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X-ray crystallography reveals a new link between metabolism and epigenetics


Scientists have used beamline ID30A-1 to reveal how a metabolic enzyme best known for balancing nucleotides can also play a key role in the epigenetic regulation of fatty acid synthesis – a process important in type 2 diabetes and other diseases.

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De novo lipogenesis (DNL) is the metabolic pathway used primarily by the liver and adipose (fat-storing) tissue to synthesise fatty acids from excess carbohydrates or other precursors [1]. An increased rate of DNL is observed in cancer and in many characteristically "Western" diseases of affluence, such as metabolic disorder, type 2 diabetes, chronic liver disease and cardiovascular disease [2]. In response to metabolic changes, the liver and adipose tissue regulate the expression of genes encoding proteins important for de novo lipogenesis (DNL) through a variety of mechanisms. One of these processes involves the introduction of acetyl groups into histones, the proteins that package DNA, without altering their DNA sequence, thereby affecting gene expression. However, the molecular details that underlie this level of regulation are poorly understood.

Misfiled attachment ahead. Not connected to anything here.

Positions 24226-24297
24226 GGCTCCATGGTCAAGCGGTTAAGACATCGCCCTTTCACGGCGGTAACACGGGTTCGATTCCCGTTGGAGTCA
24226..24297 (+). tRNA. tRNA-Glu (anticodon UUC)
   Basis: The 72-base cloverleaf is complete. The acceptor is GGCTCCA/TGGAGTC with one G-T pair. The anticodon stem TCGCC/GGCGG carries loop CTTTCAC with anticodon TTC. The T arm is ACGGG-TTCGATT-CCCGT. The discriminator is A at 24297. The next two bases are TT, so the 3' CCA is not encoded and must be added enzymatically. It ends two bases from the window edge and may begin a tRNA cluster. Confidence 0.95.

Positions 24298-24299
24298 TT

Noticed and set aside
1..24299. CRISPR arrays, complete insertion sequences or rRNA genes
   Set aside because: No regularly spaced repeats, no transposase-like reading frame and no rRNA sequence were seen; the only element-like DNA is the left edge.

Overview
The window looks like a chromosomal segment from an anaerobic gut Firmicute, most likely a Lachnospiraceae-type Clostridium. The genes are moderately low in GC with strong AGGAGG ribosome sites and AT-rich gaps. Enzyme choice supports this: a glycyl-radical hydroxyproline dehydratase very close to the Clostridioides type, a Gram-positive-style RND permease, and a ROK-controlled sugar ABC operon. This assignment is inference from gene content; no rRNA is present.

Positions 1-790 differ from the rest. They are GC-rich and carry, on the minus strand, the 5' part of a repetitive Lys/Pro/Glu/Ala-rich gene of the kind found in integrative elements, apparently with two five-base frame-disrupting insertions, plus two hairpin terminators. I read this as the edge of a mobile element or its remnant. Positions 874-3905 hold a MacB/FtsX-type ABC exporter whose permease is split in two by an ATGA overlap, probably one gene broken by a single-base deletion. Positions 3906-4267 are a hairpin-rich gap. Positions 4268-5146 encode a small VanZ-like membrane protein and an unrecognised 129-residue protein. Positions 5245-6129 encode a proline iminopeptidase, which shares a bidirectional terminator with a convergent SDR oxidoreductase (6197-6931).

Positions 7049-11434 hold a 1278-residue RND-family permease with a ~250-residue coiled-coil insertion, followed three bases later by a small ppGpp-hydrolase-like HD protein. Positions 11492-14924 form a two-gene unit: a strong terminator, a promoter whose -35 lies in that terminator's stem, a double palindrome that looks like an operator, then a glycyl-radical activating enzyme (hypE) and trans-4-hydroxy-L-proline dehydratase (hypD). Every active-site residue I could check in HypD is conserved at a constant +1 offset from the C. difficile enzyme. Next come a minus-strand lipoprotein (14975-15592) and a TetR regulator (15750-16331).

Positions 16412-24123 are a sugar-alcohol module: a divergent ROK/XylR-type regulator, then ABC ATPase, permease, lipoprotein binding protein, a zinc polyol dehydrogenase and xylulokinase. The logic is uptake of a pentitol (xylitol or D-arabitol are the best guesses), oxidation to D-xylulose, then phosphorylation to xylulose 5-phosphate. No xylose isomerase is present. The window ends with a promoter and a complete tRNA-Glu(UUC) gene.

In this work, an unexpected breakthrough has come from an initially unrelated investigation into the hyper-acetylation of chromatin during mammalian sperm development. Among the most highly abundant factors in male germ cells that bind acetyl-coenzyme A (acetyl-CoA), a key metabolite for histone acetylation, the protein NME1 and its closely related variant NME2 were identified. These ubiquitous metabolic enzymes, collectively called NME1/2, are best known for balancing proportions of nucleotides in the cell. They perform this role by transferring a phosphate group from a nucleoside triphosphate, typically ATP, to a nucleoside diphosphate. The surprising discovery of NME1/2 as a factor that also binds to acetyl-CoA prompted a more detailed investigation via a combination of structural, biophysical, genetic and epigenetic approaches.



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Fig. 1: Ligand recognition by NME1. a) Crystal structure of NME1, a hexameric enzyme with D3 symmetry. b) Details of the recognition of the nucleotide moiety of acetyl-CoA (AcCoA). Direct and water-mediated hydrogen bonds between NME1 and acetyl-CoA are shown as red and grey dashed lines, respectively. c) Superimposition of the acetyl-CoA and ADP ligands showing the distinct binding mode of acetyl-CoA, achieved through a rotation of the adenine base and a repositioning of the α- and β-phosphate groups.